A problem which came up again and again in the submissions of patient groups is the non-payment or partial payment of PMBs by medical aids. PMBs are a list of 270 conditions and 25 chronic diseases. The Department of Health has published regulations which require medical aids to “pay in full” for the “diagnosis, treatment and care” of these listed conditions without any copayments in cash or from medical savings accounts.

Justice Ngcobo questioned patient groups about whether the review of PMBs required by the PMB regulations every two years has ever been completed. Patients groups responded that they had not.

There were not only complaints about failing to cover PMBs, but also their breadth. In its submission, the SADAG, for example, questioned the coverage for mental health services provided by the PMBs saying “mental illness needs to be taken seriously. The PMBs need to be updated to reflect this.” SADAG bemoaned the fact that presently only bipolar and schizophrenia are covered as chronic conditions by the PMBs. This despite the fact that “the are 23 … suicides in SA per day. Depression is the leading cause”. The private health system is not “patient centered” SADAG concluded.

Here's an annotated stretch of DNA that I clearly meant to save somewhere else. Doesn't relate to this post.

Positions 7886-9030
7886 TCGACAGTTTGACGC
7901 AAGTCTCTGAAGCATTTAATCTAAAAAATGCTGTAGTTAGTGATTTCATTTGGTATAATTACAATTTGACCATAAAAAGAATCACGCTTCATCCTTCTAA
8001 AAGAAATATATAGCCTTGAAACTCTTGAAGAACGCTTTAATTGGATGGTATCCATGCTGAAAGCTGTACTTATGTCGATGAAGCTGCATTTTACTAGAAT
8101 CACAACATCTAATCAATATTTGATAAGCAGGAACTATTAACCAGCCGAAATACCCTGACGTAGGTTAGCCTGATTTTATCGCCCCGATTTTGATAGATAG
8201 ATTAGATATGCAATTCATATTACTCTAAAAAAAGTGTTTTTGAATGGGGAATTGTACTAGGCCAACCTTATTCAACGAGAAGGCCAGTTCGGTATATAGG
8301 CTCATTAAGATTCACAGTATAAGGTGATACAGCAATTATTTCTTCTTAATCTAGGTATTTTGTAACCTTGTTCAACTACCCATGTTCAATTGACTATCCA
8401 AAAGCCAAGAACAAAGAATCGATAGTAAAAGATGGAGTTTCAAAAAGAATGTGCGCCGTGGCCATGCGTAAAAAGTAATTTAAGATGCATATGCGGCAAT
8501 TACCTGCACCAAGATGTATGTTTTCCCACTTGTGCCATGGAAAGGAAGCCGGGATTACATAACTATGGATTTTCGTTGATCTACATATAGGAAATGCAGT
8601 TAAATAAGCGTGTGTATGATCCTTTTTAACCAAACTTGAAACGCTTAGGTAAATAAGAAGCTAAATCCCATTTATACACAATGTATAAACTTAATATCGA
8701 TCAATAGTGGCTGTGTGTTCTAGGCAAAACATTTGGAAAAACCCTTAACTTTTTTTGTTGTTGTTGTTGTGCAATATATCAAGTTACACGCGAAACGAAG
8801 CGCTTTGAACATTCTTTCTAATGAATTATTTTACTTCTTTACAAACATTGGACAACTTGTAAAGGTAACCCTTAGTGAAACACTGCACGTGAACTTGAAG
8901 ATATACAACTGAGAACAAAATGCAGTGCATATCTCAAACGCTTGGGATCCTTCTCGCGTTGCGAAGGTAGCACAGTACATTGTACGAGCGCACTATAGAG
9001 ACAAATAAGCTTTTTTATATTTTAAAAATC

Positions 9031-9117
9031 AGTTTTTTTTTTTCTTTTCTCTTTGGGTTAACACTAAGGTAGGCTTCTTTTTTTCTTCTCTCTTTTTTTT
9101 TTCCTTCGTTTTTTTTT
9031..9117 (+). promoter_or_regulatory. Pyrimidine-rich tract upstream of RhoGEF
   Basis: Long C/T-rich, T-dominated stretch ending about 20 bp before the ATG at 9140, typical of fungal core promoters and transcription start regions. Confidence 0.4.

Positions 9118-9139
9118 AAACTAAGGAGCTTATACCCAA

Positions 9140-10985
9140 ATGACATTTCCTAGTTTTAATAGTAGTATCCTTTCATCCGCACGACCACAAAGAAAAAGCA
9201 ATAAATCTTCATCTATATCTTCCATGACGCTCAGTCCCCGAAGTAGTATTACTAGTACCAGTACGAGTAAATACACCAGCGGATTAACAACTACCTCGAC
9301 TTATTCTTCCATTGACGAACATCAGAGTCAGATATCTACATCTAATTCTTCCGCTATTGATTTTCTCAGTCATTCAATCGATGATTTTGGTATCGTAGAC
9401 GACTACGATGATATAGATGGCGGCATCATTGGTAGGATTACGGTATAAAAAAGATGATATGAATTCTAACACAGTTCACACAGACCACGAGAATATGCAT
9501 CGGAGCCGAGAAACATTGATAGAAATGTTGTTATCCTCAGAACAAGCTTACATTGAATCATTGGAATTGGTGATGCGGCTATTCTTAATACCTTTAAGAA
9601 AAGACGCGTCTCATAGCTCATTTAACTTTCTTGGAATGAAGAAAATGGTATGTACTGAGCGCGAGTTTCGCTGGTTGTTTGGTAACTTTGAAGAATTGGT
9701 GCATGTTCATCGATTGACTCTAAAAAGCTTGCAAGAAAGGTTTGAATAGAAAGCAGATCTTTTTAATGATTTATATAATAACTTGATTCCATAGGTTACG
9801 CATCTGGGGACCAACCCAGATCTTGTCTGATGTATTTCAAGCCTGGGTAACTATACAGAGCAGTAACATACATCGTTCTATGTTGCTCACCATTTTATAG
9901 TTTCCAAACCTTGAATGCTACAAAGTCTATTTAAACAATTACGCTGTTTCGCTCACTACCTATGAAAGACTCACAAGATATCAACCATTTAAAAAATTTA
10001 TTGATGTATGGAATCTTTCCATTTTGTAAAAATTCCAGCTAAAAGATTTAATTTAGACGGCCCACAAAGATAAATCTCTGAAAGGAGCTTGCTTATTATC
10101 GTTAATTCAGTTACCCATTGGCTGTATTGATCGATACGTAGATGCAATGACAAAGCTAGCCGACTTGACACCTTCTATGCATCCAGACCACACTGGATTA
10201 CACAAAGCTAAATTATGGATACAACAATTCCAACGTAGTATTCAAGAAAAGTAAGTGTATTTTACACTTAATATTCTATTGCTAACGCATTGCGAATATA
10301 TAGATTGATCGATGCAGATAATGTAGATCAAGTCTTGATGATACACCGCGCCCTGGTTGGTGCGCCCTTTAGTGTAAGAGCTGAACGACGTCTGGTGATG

The SAFMH added in this regard that “medical aids cover physical but not psychosocial rehabilitation” which constitutes discrimination because patients who are admitted to healthcare institutions often need support in readjusting to ordinary daily activity and interaction.

SAFMH also decried the fact that the 21 days for which mental health patients may be admitted in terms of the PMBs is often insufficient. “When it is exhausted sometimes patients must take out loans for mental health treatment”.

But the problem is not only isolated to medical aids.

COSATU criticised the fact that “overall the reforms in private health have been patchwork and piecemeal.”

The World Health Organisation and the Organisation for Economic Co-operation and Development (OECD) presented a study which received significant interest from the Panel. The study concludes that price levels in South African hospital services are the least affordable in the OECD countries [South Africa is not an OECD member, but a partner] and are higher even when compared with high income countries like France, the United Kingdom and Germany.

“High hospital prices are passed on as a burden to users of the system through medical aid premiums” the study notes.

Umunyana Rugege also called into question the efficacy of key regulators in the sector such as the Council for Medical Schemes and the Health Professions Council of South Africa (HPCSA). She said both had failed to fulfill key duties that protect patients rights.

A Department of Health investigation concluded in 2015 into the HPCSA reveals “irregularities” and “maladministration” within the HPCSA. The HPCSA, Rugege noted, has failed to regulate overcharging by healthcare professionals.

The Health Market Inquiry presents a crucial opportunity for patients to have their voices and rights protected. The hearings continue this week in Pretoria and then move to Cape Town from 1 to 3, and 8 to 10 March.